How to Handle That “Earnest Money”
So technically, that check that goes with the contract is known in the trade as “earnest money” (because it’s used to prove that you’re very, very earnest about buying this property) or the “contract deposit.” You don’t, however, want to just hand it over. It should go into a special account, known as an escrow account, which is held by the escrow and title company in California.
Where Does the Money Go?
It varies by state. In California, all the other money in a real estate transaction, even the mortgage, goes through escrow, too (but that’s not the way it is in most states). More typical is that the earnest money stays in escrow until the deal closes — and you own the house or apartment.
If Something Goes Wrong, Do You Get Your Money Back?
Well, that depends on the terms of your contract. Your contract — which you should read carefully and have your agent explain — should outline in what scenarios your earnest money is forfeited, and in what scenarios you would get it back.
Typically, you might get it back if:
- the seller changes his or her mind and decides not to sell
- you have a contract with a financing contingency, and the bank denies you a mortgage loan
- you have a contract with an inspection contingency, and the inspector finds something seriously wrong (like a terrible termite infestation) with the subject property
- there is a fire in the property before you buy
- you elect to cancel the contract rather than go through with the deal
The most typical reason not to get your money back:
- you, as the buyer, change your mind and decide not to buy.
In other words, you can’t just cancel your contract on a whim. There are probably secondary provisions that keep you from “throwing” the deal — for example, if you have a financing contingency, then you wouldn’t have to go through with the purchase if the bank doesn’t give you a mortgage loan. But, there are probably contract provisions that state that you have to apply seriously and give the bank the income documentation and financial records that it asks for.
You have to be careful with an FHA loan and make sure you have a lender that is very familiar with the intracies of an FHA loan. One example cites a case where the buyer thought she was getting an FHA loan, and then found out that the FHA wouldn’t finance in the condo building where she was trying to buy. You might think that’s not her fault, but she still lost her deposit because she didn’t do enough research.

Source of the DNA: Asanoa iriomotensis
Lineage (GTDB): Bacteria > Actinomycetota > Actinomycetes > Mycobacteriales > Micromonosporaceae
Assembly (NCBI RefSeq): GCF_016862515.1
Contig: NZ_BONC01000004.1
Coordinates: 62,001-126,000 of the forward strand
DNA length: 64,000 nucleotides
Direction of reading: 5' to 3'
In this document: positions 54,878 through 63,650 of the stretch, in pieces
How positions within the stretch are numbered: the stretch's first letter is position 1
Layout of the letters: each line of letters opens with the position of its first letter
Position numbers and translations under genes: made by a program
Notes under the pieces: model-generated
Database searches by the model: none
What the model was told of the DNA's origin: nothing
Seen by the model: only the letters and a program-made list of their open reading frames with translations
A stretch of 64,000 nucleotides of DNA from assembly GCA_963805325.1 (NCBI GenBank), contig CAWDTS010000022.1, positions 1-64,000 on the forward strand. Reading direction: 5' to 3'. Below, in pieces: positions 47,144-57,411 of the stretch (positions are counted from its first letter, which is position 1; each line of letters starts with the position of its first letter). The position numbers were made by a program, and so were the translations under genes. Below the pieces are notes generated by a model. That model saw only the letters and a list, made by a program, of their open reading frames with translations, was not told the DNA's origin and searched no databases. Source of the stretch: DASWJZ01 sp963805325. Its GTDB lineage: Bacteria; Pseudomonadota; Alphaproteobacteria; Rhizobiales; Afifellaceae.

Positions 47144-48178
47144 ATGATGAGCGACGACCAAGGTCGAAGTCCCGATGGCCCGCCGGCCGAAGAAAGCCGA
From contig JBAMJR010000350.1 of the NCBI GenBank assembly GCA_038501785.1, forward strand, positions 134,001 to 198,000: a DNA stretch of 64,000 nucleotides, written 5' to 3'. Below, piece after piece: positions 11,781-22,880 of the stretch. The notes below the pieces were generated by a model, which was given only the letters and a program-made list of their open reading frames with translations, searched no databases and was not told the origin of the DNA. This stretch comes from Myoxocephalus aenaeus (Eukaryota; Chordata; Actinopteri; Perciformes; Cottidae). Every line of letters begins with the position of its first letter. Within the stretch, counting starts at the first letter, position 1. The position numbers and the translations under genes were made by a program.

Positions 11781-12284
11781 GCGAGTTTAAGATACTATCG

So, (I said this above but it bears repeating) read your contract. The huge amount of money you save may be your own.
December 27, 2011
Click on Single Family Nov. Report for your November update on the listings, sales, current inventory, etc… in San Mateo County. This is the most current report until January. For Condos and Townhomes click on Condo Report Nov. 2011. I hope everyone had a wonderful holiday.
July 27, 2011
This is a great site, I just had to share it. You can click on any city to see if it is a great city to walk around in. They also have a blog called firstname.lastname@example.org This is a fun site to check out.
August 6, 2010
Thanks to Suzanne Bowler, she is having an e-Waste from August 9th to August 13 from 9-6. Located at Intero Real Estate Services, 1250 San Carlos Ave, Suite 102 in San Carlos. They will be taking desktops, laptops and PDAs, monitors, TVs, printers computer systems (they erase HDS) mice, keyboards, stereos, radios, VCR, DVD players, etc… as well as telephones and cell phones. All proceeds will benefit the funding grants to children’s charities in our communities…. Thank you Suzanne!
June 5, 2010
October 16, 2009
It’s a hard disk in 1956… a hard disk drive with 5 MB storage.
In September 1956 IBM launched the 305 RAMAC, the first computer with a hard disk drive. The HDD weighed over a ton and stored a total 5 MB of data.
Time to appreciate your one ounce 8 GB memory stick which has 1600 times the capacity of this monster!